Testosterone and cardiovascular risk in patients with erectile dysfunction

J Endocrinol Invest. 2012 Oct;35(9):809-16. doi: 10.3275/8063. Epub 2011 Nov 8.

Abstract

Background: The relationship between cardiovascular (CV) diseases (CVD) and testosterone (T) levels in men has not been completely clarified.

Aim: To evaluate the association between T levels and CV risk in subjects with erectile dysfunction (ED) and to verify whether their body mass index might (BMI) represents a possible confounder in T-related CV stratification.

Material and methods: A consecutive series of 2269 male patients attending the Outpatient Clinic for ED was studied. The assessment of CV risk was evaluated using the engine derived from the Progetto Cuore study.

Results: After adjustment and for BMI and associated morbidities, SHBG-bound and -unbound T levels decreased as a function of CV risk assessed thorough Progetto Cuore risk engine. In addition, a higher prevalence of hypogonadism related symptoms and signs was associated with a higher CV risk. Among factors included in the Progetto Cuore risk engine age, total and HDL cholesterol and diabetes were all significantly associated with CV risk-dependent modification of total and calculated free-T levels. When the relationship between SHBG bound and unbound T and CV risk was evaluated as a function of obesity (BMI>30 kg/m(2)), all the aforementioned associations were confirmed only in non obese patients.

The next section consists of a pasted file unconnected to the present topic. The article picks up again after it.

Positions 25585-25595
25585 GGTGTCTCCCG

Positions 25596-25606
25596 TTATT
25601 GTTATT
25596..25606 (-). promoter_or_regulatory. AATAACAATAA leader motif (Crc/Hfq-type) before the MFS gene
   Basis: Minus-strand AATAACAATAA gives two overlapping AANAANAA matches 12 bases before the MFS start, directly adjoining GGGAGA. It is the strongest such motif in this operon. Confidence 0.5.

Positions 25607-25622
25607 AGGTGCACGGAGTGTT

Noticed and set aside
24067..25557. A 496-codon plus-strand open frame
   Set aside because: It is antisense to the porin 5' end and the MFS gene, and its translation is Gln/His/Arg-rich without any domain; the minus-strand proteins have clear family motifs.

Conclusions: Hypogonadism could be associated either with an increased or reduced CV risk, depending on the characteristics of subjects. Low T observed in obese patients might represent the result of higher CV risk rather than a direct pathogenetic mechanism.

MeSH terms

  • Body Mass Index
  • Cardiovascular Diseases / diagnosis
  • Cardiovascular Diseases / epidemiology
  • Cardiovascular Diseases / etiology*
  • Erectile Dysfunction / blood
  • Erectile Dysfunction / complications*
  • Erectile Dysfunction / epidemiology
  • Humans
  • Italy / epidemiology
  • Male
  • Middle Aged
  • Prevalence
  • Prognosis
  • Retrospective Studies
  • Risk Factors
  • Testosterone / blood*

Substances

  • Testosterone